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Last week, on my Lykken on Lending radio show, I got the opportunity to discuss the future of mortgage brokers with John Councilman, president of NAMB—The Association of Mortgage Professionals. One of the topics we really zeroed in on is how brokers differentiate themselves for consumers from other options in the industry. How does the broker have an advantage over the banker?
Essentially, it all boils down to the level of personal service brokers are able to provide. Most brokers are entrepreneurial by nature and they are able to devote a lot more time and energy to each individual client. When people feel like they are being paid attention to and their needs are being valued, they are much more likely to use a service. The unique position of brokers having the flexibility to tailor attention to each individual gives them an edge over bigger banks.
But it's also deeper than that. There's also a social component to it; it's also about trust. When brokers spend more time and effort on their clients, a deeper relationship is able to evolve. When people form a relationship with other people, whether it's in their personal lives or in business, a stronger connection is established. Trust is built through relationships. The ability brokers have to foster these relationships gives them a distinct advantage. If they're going to win, it's going to be by build trust and intimacy with consumers.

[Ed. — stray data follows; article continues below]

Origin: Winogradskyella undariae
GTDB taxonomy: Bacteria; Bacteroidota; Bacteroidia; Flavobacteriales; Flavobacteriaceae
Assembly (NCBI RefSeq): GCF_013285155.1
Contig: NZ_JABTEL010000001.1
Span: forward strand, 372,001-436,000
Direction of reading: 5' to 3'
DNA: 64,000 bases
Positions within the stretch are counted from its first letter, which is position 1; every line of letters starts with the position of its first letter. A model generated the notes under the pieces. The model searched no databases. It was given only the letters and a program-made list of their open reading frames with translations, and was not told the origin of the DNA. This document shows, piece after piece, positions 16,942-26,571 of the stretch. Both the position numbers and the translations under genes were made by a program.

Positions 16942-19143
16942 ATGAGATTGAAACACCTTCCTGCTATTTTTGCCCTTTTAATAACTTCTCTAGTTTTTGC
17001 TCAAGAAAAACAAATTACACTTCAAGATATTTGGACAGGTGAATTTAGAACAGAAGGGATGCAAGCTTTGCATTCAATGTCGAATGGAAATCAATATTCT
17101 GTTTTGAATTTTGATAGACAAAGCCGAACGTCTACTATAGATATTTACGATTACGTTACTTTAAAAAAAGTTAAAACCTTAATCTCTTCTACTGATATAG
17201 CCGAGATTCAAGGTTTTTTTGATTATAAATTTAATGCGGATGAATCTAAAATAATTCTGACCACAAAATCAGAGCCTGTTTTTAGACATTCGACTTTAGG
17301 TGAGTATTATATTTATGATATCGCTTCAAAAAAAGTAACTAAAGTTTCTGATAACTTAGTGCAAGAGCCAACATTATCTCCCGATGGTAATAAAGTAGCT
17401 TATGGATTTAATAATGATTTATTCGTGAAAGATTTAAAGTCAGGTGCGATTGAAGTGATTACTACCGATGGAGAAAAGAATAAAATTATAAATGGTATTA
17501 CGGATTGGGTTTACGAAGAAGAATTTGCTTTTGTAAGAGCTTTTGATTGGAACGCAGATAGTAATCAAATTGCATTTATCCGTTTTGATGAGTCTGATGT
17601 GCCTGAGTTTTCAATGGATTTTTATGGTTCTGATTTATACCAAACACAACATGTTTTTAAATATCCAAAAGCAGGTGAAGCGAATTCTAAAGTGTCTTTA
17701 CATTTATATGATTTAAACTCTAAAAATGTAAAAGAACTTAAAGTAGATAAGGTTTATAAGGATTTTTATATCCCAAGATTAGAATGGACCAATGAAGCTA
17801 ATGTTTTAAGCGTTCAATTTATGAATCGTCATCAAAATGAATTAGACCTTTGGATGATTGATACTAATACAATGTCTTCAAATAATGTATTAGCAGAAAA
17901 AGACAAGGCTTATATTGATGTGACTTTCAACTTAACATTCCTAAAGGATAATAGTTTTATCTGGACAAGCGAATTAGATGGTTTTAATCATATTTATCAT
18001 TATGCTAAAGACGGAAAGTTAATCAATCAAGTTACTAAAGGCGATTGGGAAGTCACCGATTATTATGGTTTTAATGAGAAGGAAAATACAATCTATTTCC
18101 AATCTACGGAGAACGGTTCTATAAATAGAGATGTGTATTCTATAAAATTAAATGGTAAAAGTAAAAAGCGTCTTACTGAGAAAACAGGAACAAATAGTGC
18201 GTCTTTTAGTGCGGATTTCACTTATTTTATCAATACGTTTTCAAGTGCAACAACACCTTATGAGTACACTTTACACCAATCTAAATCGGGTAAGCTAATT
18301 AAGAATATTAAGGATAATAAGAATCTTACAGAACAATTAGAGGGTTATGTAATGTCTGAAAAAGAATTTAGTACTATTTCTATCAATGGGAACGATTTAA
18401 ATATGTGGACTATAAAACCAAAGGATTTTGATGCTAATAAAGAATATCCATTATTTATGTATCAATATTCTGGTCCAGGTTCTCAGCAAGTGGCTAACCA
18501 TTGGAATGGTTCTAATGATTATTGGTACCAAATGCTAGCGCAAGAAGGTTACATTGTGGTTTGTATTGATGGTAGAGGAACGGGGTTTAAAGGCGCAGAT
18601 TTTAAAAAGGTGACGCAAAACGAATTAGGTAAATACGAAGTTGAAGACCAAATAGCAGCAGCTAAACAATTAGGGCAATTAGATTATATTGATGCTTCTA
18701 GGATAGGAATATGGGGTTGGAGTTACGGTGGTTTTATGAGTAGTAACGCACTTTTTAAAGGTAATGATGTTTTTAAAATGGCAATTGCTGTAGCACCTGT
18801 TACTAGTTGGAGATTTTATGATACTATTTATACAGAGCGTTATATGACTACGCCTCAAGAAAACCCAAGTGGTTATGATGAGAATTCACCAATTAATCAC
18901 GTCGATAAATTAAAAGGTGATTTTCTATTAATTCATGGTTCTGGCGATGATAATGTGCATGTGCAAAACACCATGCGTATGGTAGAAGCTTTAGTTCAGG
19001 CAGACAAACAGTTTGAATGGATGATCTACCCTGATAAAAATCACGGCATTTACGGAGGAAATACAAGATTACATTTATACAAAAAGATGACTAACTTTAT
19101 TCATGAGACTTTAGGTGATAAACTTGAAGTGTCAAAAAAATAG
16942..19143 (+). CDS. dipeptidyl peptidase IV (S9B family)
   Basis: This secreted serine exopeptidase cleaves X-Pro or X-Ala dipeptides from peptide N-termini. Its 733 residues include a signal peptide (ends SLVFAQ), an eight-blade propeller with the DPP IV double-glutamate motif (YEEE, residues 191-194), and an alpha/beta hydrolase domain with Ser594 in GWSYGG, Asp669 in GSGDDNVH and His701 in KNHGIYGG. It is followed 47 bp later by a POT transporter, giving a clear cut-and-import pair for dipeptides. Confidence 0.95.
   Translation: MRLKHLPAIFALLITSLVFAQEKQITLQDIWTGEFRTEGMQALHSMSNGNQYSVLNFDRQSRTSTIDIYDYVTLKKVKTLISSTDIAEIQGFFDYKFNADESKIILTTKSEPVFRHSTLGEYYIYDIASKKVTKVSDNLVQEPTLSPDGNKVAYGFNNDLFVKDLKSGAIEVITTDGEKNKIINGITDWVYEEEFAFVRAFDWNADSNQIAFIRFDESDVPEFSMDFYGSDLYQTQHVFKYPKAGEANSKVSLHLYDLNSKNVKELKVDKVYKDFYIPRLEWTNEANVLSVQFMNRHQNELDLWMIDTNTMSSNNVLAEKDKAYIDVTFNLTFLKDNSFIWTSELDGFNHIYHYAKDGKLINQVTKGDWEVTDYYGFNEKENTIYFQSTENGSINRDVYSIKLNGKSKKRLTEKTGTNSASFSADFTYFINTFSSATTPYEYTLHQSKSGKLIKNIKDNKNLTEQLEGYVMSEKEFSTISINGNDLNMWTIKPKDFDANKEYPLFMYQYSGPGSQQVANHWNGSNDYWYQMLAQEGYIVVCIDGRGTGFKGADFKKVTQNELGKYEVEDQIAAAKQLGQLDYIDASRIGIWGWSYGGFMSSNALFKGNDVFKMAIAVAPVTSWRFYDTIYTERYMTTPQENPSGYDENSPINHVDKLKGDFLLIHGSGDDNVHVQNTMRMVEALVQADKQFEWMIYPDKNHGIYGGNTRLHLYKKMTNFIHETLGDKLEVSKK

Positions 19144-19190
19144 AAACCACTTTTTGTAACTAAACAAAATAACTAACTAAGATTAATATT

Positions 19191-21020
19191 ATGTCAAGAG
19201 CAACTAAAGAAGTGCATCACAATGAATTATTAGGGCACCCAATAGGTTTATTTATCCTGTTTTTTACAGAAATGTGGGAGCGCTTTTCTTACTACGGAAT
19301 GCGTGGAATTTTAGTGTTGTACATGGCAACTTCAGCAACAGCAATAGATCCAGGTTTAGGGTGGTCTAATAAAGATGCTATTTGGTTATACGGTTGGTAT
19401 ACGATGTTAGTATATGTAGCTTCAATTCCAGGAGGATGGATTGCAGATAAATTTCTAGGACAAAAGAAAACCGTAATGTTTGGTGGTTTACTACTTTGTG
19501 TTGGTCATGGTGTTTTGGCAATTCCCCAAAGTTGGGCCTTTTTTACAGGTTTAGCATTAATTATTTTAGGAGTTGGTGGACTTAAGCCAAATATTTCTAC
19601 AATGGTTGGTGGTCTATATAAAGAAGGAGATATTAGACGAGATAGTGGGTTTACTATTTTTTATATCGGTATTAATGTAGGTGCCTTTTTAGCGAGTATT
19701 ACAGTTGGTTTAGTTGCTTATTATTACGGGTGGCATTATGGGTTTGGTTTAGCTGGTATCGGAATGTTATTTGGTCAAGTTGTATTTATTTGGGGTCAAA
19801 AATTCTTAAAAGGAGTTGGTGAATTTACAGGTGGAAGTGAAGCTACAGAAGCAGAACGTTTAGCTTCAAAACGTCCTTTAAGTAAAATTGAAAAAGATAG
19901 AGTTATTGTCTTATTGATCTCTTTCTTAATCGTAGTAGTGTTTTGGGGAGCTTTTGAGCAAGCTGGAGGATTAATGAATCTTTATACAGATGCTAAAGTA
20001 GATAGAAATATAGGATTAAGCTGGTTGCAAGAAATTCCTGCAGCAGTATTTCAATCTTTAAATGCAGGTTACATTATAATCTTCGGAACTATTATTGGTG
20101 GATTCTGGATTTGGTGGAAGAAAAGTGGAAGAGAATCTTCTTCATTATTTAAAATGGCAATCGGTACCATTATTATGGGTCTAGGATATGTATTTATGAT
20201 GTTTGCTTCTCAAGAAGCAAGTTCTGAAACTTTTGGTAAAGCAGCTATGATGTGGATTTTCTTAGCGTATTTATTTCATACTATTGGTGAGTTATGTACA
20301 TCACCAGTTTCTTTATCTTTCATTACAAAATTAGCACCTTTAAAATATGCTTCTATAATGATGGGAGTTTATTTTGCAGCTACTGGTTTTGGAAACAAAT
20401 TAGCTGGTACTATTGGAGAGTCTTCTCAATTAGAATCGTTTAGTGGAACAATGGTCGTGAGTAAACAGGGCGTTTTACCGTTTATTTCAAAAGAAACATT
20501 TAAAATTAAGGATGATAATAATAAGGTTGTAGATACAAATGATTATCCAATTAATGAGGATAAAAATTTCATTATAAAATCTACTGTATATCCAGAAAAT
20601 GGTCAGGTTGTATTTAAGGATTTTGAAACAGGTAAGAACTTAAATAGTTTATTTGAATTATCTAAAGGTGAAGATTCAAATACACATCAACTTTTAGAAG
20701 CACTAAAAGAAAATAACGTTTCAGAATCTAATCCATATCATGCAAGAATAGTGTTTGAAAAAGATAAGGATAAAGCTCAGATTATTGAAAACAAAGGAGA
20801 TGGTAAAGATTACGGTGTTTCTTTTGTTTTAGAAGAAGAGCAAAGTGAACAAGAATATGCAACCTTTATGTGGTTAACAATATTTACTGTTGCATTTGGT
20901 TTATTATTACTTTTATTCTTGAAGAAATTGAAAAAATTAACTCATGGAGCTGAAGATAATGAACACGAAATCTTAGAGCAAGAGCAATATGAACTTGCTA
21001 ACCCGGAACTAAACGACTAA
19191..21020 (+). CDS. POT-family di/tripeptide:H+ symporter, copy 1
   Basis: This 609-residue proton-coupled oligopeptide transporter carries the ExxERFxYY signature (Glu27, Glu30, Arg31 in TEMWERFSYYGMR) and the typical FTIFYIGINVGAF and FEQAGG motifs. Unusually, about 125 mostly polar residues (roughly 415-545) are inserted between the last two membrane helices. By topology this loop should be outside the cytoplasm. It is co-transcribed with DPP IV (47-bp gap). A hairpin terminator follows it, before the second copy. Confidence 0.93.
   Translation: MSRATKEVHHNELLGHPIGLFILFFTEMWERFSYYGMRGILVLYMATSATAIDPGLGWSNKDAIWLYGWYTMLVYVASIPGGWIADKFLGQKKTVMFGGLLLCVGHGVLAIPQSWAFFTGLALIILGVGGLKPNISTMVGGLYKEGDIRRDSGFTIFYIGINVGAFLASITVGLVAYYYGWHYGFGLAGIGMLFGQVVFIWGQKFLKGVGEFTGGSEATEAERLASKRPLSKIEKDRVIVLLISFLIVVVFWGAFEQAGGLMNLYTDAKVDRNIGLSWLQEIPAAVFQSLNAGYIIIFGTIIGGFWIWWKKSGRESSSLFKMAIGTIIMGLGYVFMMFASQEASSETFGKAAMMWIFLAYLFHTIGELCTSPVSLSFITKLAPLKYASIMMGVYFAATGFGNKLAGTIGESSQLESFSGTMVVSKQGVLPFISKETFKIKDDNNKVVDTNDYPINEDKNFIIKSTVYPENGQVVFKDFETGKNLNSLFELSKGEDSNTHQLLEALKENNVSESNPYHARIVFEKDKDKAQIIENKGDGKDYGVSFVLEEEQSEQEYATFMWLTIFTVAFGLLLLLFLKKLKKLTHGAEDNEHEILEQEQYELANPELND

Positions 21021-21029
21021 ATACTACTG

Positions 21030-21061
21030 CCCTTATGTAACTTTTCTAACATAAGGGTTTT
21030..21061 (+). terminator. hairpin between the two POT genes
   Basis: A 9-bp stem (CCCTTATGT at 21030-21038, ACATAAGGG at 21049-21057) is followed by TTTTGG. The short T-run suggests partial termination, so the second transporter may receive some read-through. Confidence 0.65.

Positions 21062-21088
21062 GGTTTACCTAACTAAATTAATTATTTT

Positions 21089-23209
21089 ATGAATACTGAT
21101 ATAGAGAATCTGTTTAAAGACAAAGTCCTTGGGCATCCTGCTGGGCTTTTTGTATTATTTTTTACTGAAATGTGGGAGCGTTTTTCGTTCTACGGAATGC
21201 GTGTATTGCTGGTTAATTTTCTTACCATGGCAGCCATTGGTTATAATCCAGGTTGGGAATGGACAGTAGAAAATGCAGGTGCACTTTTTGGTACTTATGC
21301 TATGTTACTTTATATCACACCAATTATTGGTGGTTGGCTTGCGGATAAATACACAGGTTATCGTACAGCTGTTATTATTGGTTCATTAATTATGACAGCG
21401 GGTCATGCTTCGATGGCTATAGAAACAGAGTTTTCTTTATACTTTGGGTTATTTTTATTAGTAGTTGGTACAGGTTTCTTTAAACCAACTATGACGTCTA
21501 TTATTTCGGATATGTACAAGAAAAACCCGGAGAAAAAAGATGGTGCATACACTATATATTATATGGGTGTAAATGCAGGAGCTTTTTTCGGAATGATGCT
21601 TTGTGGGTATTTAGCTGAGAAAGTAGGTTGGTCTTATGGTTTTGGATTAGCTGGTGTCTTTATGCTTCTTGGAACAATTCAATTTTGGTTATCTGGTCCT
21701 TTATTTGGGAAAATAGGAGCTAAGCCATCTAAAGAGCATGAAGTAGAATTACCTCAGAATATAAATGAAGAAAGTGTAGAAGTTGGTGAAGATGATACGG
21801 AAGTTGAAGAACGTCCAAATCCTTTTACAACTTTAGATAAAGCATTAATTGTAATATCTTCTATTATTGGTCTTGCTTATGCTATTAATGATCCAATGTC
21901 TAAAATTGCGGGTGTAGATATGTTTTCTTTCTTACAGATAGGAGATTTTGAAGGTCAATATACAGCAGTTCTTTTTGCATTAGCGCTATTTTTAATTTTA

David Lykken is 40-year mortgage industry veteran who has been an owner operator in three mortgage banking companies and a software company. As a former business owner/operator, today David loves helping C-Level executives and business owners achieve extraordinary results via consulting, coaching and communications, with the objective of eliminating corporate dysfunction, establishing and communicating a clear corporate strategy while focusing on process improvement and operational efficiencies resulting in increased profitability. David has been a regular contributor on CNBC and Fox Business News and currently hosts a successful weekly radio program, “Lykken on Lending,” that is heard each Monday at noon (Central Standard Time) by thousands of mortgage professionals. He produces a daily one-minute video called “Today’s Mortgage Minute” that appears on hundreds of television, radio and newspaper Web sites across America. He may be reached by phone at (512) 501-2810 or by e-mail at firstname.lastname@example.org.